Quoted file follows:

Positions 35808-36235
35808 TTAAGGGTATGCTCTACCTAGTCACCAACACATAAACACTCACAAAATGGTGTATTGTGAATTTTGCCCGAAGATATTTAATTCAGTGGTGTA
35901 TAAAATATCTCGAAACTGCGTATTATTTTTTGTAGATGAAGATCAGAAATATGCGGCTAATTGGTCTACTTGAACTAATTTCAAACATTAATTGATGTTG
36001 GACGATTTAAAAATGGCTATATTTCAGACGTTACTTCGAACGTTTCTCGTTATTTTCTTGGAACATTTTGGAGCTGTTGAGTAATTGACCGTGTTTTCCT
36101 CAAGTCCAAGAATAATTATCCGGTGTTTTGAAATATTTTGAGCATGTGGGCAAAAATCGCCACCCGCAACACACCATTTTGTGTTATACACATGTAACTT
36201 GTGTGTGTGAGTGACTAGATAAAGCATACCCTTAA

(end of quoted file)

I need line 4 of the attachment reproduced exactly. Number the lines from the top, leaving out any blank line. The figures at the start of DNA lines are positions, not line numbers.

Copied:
36001 GACGATTTAAAAATGGCTATATTTCAGACGTTACTTCGAACGTTTCTCGTTATTTTCTTGGAACATTTTGGAGCTGTTGAGTAATTGACCGTGTTTTCCT